Growing up in Israel, I was very influenced by my conceptions of artists being change makers, having this radical viewfinder into the world and challenging conceptions. And that's kind of what I wanted to do. When I came to the US, I realized that artists come in all shapes and forms and ideologies, but I still hold true to the core belief that art can change people. And that people change the world.

So my ambition is that my work has an impact, that the viewer meets the work and is changed by it, that they are moved by it, that they ask questions that they didn't even know existed before, or are curious about new things, or moved to action.

When the 7th of October happened and the ensuing violence, it had a paralyzing effect on my work. The level of violence, the intensity of it. It was shocking. It was like this volcano erupted. And I like the metaphor of a volcano because it was always underneath the surface. I felt like, what am I doing in my studio?

I’m still processing it, but my reaction to these events in my homeland has been that I want to make violent work. How do you make violent paintings? The events of the last few months have been so violent and it is hard to find the words to describe it. It is like the 7th of October is happening again every day in Gaza. I wonder what kind of images can deal with such events, so my gut wants to make violent paintings.

Mirror Ceiling: A Room with a Mattress and a Chair is a mixed-media composition on two canvases pushed together to make one composition. On the right is a photo of a dilapidated interior with a mattress on the floor and a chair next to it. The artist has added bits of concrete and lace to the surface. On the left is a painted version of the same interior in mirror image, with concrete and lace again added to the surface.
Naomi Safran-Hon, Mirror Ceiling: A Room with a Mattress and a Chair, 2017-2020. Acrylic, gouache, lace, archival inkjet print, and cement on canvas and fabric, 48 x 120.5 inches.
A grid of four photos show detailed sections of a multi-media artwork, Mirror Ceiling: A Room with a Mattress and a Chair. We see areas where paint, lace, and concrete have been applied to the artwork, and scraped away. We see details of trash and debris, including an old mattress, in the interior of a dilapidated residential building.
Details from Mirror Ceiling: A Room with a Mattress and a Chair, 2017-2020.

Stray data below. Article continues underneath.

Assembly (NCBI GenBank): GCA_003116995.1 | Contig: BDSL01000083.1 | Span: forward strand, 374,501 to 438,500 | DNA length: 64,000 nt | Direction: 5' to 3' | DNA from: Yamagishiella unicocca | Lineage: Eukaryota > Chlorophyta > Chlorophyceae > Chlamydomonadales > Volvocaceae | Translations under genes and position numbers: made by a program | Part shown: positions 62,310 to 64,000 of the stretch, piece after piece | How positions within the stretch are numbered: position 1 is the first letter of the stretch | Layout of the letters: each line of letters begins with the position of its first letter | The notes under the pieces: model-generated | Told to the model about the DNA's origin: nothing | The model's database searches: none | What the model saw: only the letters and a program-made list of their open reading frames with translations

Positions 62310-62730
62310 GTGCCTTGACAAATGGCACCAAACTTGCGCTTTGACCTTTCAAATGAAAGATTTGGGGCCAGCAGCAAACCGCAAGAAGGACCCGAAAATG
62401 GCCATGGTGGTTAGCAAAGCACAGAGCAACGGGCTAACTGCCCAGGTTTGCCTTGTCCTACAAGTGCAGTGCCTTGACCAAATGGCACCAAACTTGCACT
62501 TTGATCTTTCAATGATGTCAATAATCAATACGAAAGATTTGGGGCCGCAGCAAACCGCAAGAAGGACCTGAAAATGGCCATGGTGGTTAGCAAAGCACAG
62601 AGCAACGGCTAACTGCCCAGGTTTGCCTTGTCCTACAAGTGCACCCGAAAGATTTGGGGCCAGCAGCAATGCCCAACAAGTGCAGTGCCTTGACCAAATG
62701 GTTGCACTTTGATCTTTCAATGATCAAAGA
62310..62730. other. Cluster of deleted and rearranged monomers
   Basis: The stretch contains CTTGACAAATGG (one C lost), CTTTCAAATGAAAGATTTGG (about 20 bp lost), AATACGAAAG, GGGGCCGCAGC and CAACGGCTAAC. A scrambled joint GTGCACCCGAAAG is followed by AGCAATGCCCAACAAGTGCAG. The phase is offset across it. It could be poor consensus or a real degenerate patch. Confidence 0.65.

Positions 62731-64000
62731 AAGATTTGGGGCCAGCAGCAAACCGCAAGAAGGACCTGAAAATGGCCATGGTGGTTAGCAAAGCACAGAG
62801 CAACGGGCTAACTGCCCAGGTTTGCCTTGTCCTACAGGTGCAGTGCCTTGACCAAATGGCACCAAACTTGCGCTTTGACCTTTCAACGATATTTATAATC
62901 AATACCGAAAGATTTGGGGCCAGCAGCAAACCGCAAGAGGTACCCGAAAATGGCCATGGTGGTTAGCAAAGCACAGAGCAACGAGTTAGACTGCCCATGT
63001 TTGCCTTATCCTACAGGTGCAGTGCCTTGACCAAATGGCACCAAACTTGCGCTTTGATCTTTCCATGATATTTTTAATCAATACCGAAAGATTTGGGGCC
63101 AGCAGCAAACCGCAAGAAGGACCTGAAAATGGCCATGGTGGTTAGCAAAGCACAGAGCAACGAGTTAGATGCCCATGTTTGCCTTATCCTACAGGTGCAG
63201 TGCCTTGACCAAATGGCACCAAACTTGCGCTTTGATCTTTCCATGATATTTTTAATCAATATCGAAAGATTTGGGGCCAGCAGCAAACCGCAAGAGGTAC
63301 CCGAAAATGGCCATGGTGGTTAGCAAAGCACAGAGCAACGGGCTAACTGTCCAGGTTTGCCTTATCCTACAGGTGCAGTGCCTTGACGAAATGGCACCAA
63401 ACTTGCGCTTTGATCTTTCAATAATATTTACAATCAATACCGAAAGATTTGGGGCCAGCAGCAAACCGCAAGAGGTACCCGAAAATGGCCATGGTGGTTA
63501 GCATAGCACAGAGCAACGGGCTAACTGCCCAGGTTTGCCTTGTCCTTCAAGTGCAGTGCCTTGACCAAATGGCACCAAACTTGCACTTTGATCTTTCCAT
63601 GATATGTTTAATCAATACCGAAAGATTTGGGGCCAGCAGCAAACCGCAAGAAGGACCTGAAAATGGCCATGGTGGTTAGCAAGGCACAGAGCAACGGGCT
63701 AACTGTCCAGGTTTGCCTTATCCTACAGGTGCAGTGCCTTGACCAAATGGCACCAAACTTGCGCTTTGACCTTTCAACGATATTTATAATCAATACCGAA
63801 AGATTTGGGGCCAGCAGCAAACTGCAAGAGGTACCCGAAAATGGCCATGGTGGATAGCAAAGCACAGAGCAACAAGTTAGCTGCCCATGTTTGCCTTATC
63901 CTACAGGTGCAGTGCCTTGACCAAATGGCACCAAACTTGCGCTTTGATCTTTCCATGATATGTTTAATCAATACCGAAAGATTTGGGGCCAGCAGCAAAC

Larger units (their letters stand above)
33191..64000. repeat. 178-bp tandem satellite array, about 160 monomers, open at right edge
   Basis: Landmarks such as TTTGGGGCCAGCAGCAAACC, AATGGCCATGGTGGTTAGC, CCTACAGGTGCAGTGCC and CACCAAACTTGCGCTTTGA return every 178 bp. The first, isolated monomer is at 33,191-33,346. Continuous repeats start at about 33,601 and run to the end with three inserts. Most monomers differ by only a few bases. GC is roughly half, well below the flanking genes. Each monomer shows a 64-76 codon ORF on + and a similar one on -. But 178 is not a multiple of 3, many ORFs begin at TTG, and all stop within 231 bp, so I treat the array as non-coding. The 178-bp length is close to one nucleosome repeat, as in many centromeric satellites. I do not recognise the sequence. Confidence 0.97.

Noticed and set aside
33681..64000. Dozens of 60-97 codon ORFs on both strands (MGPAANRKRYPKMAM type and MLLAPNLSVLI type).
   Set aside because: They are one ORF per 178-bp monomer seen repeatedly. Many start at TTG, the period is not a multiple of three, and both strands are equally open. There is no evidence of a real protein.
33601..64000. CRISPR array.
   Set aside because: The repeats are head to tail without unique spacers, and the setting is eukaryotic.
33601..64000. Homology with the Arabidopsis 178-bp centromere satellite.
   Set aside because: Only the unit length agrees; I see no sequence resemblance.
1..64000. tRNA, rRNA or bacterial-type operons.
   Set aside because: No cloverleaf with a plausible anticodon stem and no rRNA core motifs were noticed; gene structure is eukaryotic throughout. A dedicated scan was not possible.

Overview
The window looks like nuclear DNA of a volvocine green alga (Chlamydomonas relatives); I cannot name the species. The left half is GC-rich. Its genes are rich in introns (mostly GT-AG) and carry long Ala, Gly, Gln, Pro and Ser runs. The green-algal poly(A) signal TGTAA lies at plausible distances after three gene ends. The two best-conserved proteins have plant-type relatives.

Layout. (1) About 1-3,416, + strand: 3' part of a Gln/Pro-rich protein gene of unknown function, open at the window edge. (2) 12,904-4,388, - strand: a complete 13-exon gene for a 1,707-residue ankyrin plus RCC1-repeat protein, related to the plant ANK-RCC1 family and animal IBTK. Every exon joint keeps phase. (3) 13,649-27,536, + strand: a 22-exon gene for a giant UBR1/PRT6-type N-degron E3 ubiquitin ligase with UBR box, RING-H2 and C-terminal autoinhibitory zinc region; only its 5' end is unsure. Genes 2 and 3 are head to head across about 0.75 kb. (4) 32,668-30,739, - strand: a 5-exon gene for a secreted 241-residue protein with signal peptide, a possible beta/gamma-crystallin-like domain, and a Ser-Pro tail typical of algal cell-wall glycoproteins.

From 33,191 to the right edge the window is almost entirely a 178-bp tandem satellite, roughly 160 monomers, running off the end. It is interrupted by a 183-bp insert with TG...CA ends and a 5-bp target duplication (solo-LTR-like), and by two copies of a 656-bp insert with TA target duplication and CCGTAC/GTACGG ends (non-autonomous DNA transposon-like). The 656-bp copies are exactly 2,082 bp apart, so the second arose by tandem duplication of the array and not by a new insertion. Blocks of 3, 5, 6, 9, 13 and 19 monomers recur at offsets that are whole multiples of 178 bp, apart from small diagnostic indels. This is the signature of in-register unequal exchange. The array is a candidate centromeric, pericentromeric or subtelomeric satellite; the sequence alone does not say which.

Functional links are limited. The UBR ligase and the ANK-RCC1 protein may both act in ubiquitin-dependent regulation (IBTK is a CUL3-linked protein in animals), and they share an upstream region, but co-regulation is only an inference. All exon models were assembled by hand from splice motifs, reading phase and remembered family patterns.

In my work, the relationship between the material, the meaning of the material, and representation is very important for me. The process of photography is flattening. You photograph and you flatten the world. By pushing cement through lace into the flat photograph, I create space within the surface of the painting that adds to the spatial dimension of the room or of the architecture. It's like a window into a three-dimensional space. And then the cement and lace are pushing out onto the viewer.

Another layer in my work is the element of deception: what is true, what is false, what do we believe in, what is fiction to us. It is such a rich territory, sadly. For example, some people claim the 7th of October didn't happen. And then there are people in Israel who don't believe the things that are happening in Gaza right now. What is your truth? And what is your humanity? For me, it's hard to believe why people would fabricate such distress, such violence. What have we become if we don't believe when people are suffering?

Those Who Got Away is a rectangular multi-media artwork on white fabric. Black acrylic paint and bits of cement and barbed wire are used to create an abstract shape—somewhat figurative, but also plant-like—that repeats across each panel of the artwork, with a different surface treatment in each section.
Naomi Safran-Hon, Those Who Got Away, 2020. Acrylic, cement, lace, fabric and barbed wire, 55 x 88 inches.

I'm interested in illusion and truth-making, which goes back to this relationship between photography and painting. Photography is “the truth”—although now with an AI, who knows. And painting has always been “the fiction.” But also, there's a realness in painting and the actuality of the material touching the canvas. Maybe that becomes more real than the reality of what we believe, or what newspaper we read. And that relates to where you come from. When I went to school, I learned one narrative and then I had to learn another narrative. It’s the same in the US. What narrative are you taught?